Wednesday, 27 February 2013

Antiques Roadshow

Not all readers of the blog will be able to see this, but if you live in the United Kingdom or can otherwise figure out how to access BBC Player, you can see the son of Geoffrey Lawrence, who was the presiding judge at the Nuremberg trial, on – get ready for this – Antiques Road Show. It starts at about 25 minutes.
Antiques Road Show normally interviews people who have an old Chinese vase in their attic, and they come to learn that it is worth 20 grand or that it is worthless.
Lawrence’s son came with three scrapbooks that were kept by his mother during the trial. They include many original snapshots, including family photos, and a collection of sketches of the defendants made by the Soviet prosecutor Nikotchenko. Lawrence fils said he found Nikotchenko to be quite charming.
He was a boy of about 17 at the time, and spent his summer vacation in 1946 at Nuremberg. He describes attending some of the hearings. Judging by appearances, he is certainly the son of Geoffrey Lawrence.
Besides the three scrapbooks, Lawrence produced the British flag that flew in the courtroom.
We were told that these materials are available to the public at the Galleries ofJustice Museum, in Nottingham.
The interviewer suggested the value might be 30,000 pounds, but said that was a meaningless number, and the real value was the contribution that the Nuremberg trial made to the modern world.
Thanks to Rick Lines.

Stéphane Hessel

Stéphane Hessel in the Nuremberg courtroom, November 2008.
Stéphane Hessel died early today at the age of 95. He was one of France’s great human rights advocates. Amongst his contributions was work on the Universal Declaration of Human Rights. Very recently, he published a book, Indignez-vous!, which has been extraordinarily influential.
I first met Stéphane Hessel when he was a member of the French Commission nationale consultative des droits de l’homme, perhaps 15 years ago. We were panellists at a conference on genocide held in Nuremberg in 2008 (see photo). And we met again some months ago in New York where he was a member of the Russell Tribunal on Palestine.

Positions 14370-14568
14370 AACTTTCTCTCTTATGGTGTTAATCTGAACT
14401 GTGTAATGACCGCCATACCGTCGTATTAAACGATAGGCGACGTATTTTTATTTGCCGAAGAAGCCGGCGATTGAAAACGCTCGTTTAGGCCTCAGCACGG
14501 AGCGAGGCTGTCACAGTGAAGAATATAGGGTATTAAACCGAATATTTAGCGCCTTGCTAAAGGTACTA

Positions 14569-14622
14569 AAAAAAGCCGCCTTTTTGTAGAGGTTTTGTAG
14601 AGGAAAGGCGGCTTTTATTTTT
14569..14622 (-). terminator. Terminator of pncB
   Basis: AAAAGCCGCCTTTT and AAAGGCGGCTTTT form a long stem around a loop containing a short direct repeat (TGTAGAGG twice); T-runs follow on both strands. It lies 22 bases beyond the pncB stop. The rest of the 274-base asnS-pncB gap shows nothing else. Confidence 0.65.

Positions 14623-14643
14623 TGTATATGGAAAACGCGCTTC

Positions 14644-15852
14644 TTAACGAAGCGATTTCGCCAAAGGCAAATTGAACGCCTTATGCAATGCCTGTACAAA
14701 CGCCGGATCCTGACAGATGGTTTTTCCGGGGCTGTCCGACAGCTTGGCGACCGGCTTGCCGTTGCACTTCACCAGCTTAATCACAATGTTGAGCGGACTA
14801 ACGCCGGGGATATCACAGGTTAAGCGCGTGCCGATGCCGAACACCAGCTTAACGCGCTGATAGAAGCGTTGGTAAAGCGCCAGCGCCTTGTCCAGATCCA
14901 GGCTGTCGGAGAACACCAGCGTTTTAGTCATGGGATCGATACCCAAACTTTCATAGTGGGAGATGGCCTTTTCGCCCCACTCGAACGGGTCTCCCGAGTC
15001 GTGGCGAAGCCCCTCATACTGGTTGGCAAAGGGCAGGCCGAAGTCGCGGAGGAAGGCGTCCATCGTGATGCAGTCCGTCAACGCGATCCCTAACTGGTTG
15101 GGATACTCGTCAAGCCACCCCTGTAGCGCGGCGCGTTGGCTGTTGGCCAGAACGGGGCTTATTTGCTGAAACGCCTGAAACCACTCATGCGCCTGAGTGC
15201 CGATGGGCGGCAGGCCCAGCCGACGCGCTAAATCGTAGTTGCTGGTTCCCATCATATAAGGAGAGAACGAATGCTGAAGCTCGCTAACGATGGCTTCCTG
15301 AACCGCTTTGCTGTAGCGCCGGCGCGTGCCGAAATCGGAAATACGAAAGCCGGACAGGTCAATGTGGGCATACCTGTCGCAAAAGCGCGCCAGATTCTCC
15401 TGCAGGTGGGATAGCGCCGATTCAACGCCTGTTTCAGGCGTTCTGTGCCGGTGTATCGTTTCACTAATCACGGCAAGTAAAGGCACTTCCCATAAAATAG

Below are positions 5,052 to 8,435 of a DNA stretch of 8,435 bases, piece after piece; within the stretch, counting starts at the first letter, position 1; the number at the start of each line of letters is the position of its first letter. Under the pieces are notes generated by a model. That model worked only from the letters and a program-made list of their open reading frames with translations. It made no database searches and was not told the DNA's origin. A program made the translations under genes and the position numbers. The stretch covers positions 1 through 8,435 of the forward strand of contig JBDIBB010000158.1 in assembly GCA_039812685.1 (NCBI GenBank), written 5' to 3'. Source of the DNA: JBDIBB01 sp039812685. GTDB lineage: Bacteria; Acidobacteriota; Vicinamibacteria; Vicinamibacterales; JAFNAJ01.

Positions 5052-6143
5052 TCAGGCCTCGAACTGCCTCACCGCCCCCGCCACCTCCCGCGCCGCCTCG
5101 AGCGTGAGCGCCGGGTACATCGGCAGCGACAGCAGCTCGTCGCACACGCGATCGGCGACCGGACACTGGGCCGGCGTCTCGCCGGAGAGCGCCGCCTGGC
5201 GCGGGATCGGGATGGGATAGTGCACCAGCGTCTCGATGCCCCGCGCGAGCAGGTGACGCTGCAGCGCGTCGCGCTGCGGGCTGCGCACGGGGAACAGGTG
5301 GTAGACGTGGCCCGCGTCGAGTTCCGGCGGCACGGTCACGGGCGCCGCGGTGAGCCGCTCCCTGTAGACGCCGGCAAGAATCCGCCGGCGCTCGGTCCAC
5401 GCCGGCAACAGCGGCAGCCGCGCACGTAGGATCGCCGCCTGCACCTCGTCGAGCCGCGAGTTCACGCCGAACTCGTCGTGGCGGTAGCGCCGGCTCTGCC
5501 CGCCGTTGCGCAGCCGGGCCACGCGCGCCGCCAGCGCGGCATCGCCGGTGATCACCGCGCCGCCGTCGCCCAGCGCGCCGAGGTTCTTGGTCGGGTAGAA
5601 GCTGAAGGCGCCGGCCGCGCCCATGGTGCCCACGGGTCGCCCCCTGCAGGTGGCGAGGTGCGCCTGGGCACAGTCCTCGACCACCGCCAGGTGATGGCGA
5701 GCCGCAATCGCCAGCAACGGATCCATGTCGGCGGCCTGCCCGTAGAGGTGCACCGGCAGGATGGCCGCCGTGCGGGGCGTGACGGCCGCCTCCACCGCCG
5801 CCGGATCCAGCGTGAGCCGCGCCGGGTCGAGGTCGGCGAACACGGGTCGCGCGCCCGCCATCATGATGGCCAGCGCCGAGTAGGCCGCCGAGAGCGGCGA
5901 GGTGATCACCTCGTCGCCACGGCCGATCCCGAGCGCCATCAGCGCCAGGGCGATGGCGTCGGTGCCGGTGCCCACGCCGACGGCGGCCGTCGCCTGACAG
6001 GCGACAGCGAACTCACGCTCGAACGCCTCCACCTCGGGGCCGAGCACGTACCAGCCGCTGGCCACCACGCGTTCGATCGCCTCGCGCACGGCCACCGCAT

Hessel was born in Berlin. His family moved to France in 1925 and he subsequently became a French citizen. The rather unconventional family arrangement of his parents was the basis of Truffault’s great film Jules et Jim.
He was arrested by the Gestapo and sent to concentration camps, but somehow managed to escape and was rescued by American troops at the end of the war. Hessel became a diplomat and participated in the drafting of the Universal Declaration of Human Rights.
He was a tremendously inspiring person. There will be many obituaries with more details on his life than I can provide. He always seemed incredibly youthful and energetic, even at 95. I remember him taking time at the 2008 conference to meet with Germany schoolchildren and talk to them (in German) about the importance of the Nuremberg trial.

Friday, 8 February 2013

New Positions at Middlesex University School of Law

Middlesex University is opening some new positions in the School of Law. For more information, click here. In particular, there are some openings as Lecturer in Law and Research Fellow in Law. These are good opportunities for younger academics at a dynamic and growing institution located in one of the world's greatest cities.

Wednesday, 6 February 2013

Bibliography on Rwandan genocide

Lennert Aspegren, formerly a judge at the International Criminal Tribunal for Rwanda, has been maintaining a bibliography entitled: 'International Criminal Law and the Genocide in Rwanda, including English, French, German and Scandinavian references'. It is now released by the Raoul Wallenberg Institute for Human Rights and Humanitarian Law (RWI), Lund University, Sweden: